The Lost Chord with Ross Amico

Sundays at 10 pm

Enjoy unusual and rarely heard repertoire.

Ways to Connect

In honor of Early Music Month, the focus will be on three works by 20th and 21st century composers who found inspiration in music of the Renaissance.  Join Ross Amico for William Kraft’s “Vintage Renaissance,” written for the Boston Pops, George Frederick McKay’s “Suite on Sixteenth Century Hymn Tunes,” after works of Louis Bourgeois, and Lukas Foss’ “Renaissance Concerto” for flute and orchestra.  American composers cast an affectionate look back, this Sunday at 10 pm.

For Women’s History Month, enjoy notable works by two extraordinary female composers, including a string quartet by the tragically short-lived Vitězslava Kápralová (pictured) and the “Serenade in D” – a symphony in all but name – by the indomitable Ethel Smyth.  Musical women make history, this Sunday at 10 pm. 

The Lost Chord: February 25 - Aural Borealis

Feb 25, 2018

Winters can tough in the north, but there is also much beauty to be found.  Tune in to hear “Northern Lights,” Finnish composer Uuno Klami’s musical response to atmospheric phenomena, and the Piano Concerto No. 4, subtitled “Aurora Borealis,” by Norwegian composer Geirr Tveitt.  Trip the light fantastic, this Sunday at 10 pm. 

The Lost Chord: February 18 - Taylor-Made

Feb 18, 2018

Afro-British composer Samuel Coleridge-Taylor (1875-1912) achieved much in his comparatively short life, attracting the attention and advocacy of Sir Charles Villiers Stanford, Sir Edward Elgar, and Sir Malcolm Sargent.  His cantata “Hiawatha’s Wedding Feast” became a cultural phenomenon between the wars.  Unfortunately, the composer didn’t live to see it, and his widow saw none of the proceeds, since, always in need of cash, he had sold the rights to the music outright for 15 guineas.  We’ll hear it, among our featured works, this Sunday at 10 pm. 

The Lost Chord: February 11 - Denmarketing

Feb 11, 2018

Dacapo Records, the self-described “Danish National label,” was founded in 1989 to promote the classical music of Denmark.  Danish music composed over a period of a thousand years forms the core of the Dacapo discography.  I hope you’ll “Dane” to join me for Emil Reesen’s “Variations on a Theme by Franz Schubert” and one-time director of the Peabody Institute Asger Hamerik’s Symphony No. 7, the “Choral,” this Sunday at 10 pm.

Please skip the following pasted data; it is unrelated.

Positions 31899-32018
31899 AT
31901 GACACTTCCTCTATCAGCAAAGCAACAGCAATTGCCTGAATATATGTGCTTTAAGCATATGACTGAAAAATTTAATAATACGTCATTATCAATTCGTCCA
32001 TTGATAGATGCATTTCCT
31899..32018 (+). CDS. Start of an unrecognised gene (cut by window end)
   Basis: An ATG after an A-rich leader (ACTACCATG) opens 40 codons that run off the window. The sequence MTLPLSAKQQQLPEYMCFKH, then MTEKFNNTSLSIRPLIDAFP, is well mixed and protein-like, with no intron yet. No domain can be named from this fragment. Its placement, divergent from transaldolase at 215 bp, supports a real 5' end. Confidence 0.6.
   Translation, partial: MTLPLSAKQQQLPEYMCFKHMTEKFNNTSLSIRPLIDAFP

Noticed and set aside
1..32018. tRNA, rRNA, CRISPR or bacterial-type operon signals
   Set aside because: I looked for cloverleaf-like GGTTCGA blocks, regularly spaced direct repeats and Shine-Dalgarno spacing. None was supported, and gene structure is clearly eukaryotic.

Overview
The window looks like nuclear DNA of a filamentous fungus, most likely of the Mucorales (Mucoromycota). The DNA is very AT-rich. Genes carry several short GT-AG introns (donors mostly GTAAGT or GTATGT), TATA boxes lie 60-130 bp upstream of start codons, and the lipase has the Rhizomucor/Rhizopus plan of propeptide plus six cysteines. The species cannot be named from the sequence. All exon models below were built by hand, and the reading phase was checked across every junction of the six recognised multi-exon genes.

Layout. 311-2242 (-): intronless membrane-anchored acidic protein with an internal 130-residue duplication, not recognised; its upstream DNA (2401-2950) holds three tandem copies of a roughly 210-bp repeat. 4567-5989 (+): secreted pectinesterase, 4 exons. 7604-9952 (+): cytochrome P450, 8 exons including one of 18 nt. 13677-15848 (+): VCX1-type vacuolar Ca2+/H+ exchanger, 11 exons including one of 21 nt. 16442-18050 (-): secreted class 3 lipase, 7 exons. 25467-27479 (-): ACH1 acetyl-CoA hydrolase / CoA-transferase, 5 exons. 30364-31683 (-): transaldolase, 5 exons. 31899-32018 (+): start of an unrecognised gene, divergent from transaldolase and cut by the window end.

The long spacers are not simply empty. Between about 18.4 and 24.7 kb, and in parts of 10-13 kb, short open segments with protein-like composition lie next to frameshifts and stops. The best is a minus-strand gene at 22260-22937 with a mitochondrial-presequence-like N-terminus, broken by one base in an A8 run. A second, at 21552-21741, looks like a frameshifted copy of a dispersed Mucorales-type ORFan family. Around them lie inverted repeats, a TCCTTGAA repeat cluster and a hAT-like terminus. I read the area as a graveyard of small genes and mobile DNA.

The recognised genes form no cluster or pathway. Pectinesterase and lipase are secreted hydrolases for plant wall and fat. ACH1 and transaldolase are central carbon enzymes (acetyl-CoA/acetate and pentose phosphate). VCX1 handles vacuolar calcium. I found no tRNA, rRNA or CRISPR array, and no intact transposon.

The Lost Chord: February 4 - Staying Power

Feb 4, 2018

Is it really “emigration” when you don’t go anywhere?  We’ll hear music by flagrantly anti-fascist composers who remained in Germany during the Nazi regime.  This type of opposition was described by Thomas Mann as “inner emigration.”  The composers in question did not join the Nazi Party.  On the contrary, they were condemned, their music labeled degenerate and banned from performance.  Tune in to learn more about Reinhard Schwarz-Schilling and Karl Amadeus Hartmann, this Sunday at 10 pm. 

The Lost Chord: January 28 - Wrestling Jacob

Jan 28, 2018

Gordon Jacob is perhaps best known these days as an orchestrator, but he was also a prolific composer.  In fact, when weighing the size of his output against his reputation, it’s tempting to underestimate – as the Angel did his Biblical namesake – Jacob’s tenacity.  Join me for Jacob’s “William Byrd Suite,” and then music of a more serious nature:  his Symphony No. 1, dedicated to the memory of his brother, who died on the Somme.  We grapple with the legacy of Jacob, this Sunday at 10 pm. 

The Lost Chord: January 21 - Liking the Viking

Jan 21, 2018

Brace yourself!  It’s Icelandic composer Jon Leif’s “Saga Symphony.”  Scored for tuned anvils; stones; whip; shields of iron, leather, and wood; great wooden containers played by large hammers; and six ancient long horns, or lurs, the work is an intriguing blend of extravagance and austerity.  We greet our fate with courage and stoicism, this Sunday at 10 pm. 

Cabinets of curiosities, also sometimes referred to as “wonder rooms,” were small collections of extraordinary objects, strange and often fanciful precursors of today’s museums, which attempted to categorize and explain oddities of the natural world.  We’ll hear three examples of musical equivalents: Dmitri Tymoczko's “Typecase Treasury,” Michael Colina’s Violin Concerto “Three Cabinets of Wonder,” and a selection from Robert Moran’s “Cabinet of Curiosities.”  Satisfy your curiosity, this Sunday at 10 pm. 

The Lost Chord: January 7 -Left Out Back

Jan 7, 2018

In honor of composer Colin Brumby, who died on January 3rd at the age of 84, we’ll travel once again to the Land Down Under for some rarely-heard music from Australia, including Brumby’s Piano Concerto No. 1, Peter Sculthorpe’s “Earth Cry” (for didgeridoo and orchestra), and Alfred Hill’s “The Moon’s Golden Horn.”  Join me for an hour of antipodean artistry, this Sunday at 10 pm.